The book club at my church just reviewed the book "Evolving in Monkey Town" by Rachel Held Evans. Several of you have read and recommended the book and I see why. It was a nice change of pace from the more technical reading I've been doing. Evans is a gifted story teller who brings honesty, levity and poignancy to the discussion of doubting one's faith. If I had the nerve to be more open about my doubts with my family, I think I'd start by recommending this book to them. It mirrors both my very conservative background as well as my unraveling belief system. She manages to maintain her Christianity, but holds her beliefs with greater tentativeness. She has attempted to let go of "false fundamentals" and maintains that Christianity basically boils down to love.
I have to say, I can accept "Love others" as the primary principle to live by. I think that's a principle one can live by without ever hearing the name of Jesus. In fact, strictly adhering to the doctrines of a Christian denomination sometimes leads one to behave in very unloving ways. It doesn't have to be that way, of course. I am blessed to know many loving Christian folks whose religious beliefs lead them to treat others with a great deal of care. However, this all leads me to ask a couple of questions:
1. If we say that it's really all about love, then can't we dispense with Christianity, maybe like Unitarian Universalists, who elevate love as their primary value without connecting it to Christianity?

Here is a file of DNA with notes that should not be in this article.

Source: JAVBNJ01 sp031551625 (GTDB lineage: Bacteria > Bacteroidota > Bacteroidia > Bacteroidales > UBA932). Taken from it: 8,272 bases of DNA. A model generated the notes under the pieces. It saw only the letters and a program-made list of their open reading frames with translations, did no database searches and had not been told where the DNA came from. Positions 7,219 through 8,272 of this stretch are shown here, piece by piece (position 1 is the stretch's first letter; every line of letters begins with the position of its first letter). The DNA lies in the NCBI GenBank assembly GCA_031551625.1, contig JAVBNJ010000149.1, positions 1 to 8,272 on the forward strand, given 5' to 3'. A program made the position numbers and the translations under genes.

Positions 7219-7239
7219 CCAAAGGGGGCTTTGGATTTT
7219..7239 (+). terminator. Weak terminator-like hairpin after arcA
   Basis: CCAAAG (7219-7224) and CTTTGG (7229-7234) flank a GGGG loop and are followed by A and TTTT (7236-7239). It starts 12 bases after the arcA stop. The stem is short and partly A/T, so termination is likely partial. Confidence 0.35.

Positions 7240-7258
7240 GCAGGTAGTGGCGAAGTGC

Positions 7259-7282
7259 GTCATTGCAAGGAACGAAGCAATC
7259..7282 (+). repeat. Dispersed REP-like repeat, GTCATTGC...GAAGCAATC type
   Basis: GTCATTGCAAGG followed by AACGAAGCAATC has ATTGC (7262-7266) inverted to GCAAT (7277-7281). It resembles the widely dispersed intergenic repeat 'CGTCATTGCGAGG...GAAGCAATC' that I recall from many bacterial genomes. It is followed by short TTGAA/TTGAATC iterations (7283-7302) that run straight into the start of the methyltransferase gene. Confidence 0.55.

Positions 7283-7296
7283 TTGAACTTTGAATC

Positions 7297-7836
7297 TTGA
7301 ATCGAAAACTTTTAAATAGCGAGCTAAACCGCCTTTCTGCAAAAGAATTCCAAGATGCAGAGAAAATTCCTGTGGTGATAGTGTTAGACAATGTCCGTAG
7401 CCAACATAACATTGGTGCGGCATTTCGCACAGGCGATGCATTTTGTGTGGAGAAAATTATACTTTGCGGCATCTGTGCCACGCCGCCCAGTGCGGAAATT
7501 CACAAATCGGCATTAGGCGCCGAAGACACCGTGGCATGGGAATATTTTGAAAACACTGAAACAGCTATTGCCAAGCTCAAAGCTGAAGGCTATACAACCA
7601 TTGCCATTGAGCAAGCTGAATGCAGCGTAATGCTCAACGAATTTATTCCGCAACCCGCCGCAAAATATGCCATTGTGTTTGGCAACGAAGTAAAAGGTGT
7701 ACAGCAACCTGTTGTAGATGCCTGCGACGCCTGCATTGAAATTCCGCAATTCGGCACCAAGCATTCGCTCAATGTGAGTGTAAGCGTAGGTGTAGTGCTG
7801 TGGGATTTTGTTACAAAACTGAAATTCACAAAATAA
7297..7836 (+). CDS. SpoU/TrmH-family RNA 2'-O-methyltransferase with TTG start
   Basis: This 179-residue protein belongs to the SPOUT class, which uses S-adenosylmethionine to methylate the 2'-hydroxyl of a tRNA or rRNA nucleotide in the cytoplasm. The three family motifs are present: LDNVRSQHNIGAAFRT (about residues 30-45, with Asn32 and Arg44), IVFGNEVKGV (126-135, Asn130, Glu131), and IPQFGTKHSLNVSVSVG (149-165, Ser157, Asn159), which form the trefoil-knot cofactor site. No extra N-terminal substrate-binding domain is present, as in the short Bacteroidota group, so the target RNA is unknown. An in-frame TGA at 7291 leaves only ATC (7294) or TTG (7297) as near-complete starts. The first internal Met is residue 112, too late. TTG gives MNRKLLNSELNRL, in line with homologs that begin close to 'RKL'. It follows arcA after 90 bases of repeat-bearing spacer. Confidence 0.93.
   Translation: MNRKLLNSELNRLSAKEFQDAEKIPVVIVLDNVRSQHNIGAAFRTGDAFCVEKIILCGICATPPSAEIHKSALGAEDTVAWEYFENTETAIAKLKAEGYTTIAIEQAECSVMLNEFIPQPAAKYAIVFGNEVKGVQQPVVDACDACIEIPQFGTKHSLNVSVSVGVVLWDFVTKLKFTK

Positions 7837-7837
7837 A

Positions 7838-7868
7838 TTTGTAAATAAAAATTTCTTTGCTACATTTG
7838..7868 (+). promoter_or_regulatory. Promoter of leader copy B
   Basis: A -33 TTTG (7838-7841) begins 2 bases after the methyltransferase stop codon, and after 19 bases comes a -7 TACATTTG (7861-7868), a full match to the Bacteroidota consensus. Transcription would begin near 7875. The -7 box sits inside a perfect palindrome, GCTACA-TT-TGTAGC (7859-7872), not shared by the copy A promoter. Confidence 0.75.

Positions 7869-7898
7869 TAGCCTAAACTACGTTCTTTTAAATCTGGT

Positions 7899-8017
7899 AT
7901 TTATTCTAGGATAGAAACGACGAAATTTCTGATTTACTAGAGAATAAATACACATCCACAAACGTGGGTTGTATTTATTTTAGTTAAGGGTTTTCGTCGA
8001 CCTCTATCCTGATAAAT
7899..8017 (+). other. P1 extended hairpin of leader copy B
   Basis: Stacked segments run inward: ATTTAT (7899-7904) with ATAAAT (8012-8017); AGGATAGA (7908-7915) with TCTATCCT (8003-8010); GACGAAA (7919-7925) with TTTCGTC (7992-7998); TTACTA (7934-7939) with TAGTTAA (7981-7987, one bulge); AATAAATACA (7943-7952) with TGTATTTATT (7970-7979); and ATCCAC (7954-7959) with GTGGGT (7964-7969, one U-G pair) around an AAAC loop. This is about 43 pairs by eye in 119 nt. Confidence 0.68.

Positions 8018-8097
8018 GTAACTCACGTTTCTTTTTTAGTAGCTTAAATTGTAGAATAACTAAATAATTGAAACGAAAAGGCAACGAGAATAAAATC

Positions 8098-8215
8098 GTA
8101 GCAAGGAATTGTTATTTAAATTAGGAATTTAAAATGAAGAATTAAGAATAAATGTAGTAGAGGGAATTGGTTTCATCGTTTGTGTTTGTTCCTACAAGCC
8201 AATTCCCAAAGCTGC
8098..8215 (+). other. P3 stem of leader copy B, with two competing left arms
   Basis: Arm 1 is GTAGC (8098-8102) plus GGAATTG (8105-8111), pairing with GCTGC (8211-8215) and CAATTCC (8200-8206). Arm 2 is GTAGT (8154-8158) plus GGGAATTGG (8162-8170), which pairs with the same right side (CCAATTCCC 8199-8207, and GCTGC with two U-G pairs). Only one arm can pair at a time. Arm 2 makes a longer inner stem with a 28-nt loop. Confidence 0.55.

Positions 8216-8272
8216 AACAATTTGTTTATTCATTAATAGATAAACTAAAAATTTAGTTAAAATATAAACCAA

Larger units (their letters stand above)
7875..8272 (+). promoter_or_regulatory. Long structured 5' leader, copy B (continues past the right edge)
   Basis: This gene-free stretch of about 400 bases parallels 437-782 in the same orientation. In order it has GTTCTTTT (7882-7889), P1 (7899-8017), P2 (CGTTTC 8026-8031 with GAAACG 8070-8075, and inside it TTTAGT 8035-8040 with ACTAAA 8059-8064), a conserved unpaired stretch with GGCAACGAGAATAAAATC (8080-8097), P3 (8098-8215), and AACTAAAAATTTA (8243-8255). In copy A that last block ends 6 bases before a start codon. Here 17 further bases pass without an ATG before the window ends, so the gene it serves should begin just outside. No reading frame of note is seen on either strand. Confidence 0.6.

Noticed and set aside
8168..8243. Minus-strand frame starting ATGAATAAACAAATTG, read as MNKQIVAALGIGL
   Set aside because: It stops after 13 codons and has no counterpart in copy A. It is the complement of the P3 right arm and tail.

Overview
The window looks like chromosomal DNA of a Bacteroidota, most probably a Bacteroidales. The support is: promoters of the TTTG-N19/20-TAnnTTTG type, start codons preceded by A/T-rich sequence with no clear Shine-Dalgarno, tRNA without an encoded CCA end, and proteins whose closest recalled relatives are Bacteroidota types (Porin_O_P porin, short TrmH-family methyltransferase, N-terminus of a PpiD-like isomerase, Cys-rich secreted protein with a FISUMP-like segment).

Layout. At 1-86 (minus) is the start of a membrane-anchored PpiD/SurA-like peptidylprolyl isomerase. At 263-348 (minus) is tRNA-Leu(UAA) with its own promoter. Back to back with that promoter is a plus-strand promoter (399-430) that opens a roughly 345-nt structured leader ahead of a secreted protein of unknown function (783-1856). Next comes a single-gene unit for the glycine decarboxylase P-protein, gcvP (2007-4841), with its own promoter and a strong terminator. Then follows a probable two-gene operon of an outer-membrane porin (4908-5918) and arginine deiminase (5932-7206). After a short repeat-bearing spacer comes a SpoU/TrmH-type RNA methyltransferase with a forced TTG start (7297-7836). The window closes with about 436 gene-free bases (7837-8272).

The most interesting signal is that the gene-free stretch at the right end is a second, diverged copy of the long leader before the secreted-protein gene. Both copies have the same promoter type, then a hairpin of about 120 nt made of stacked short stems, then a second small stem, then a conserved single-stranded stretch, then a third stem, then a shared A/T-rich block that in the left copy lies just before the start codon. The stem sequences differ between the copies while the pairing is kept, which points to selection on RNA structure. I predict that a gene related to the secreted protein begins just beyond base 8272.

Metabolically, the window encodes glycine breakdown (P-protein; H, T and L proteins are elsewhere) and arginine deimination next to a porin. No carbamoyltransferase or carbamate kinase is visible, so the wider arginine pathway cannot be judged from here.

2. Is it fair to accept Jesus' teaching on loving others while dispensing with much of his Sermon on the Mount? I ask, because many people do. If you read it, you will find many references to hell, destruction, and judgement (Matt 5:22, 5:30, 7:13, 7:23). In fact, we are told that only a few find the road that leads to life. Jesus preaches love, but he also preaches judgement and condemnation. He also preaches against divorce, which many who approve of his teaching on love may reject. He also made it clear in Matt 5:17 that he did not come to abolish the Law or the Prophets, but to fulfill them. In fact, He says they won't disappear until heaven and earth disappear. Those who practice the commandments of the Law will be called great in the kingdom of heaven. Jesus was an observant Jew who taught that others following Jewish Law would be in the kingdom of heaven. This is certainly not how I was taught to interpret Matt 5, but it doesn't appear that Jesus meant for his followers to stop following Jewish Law.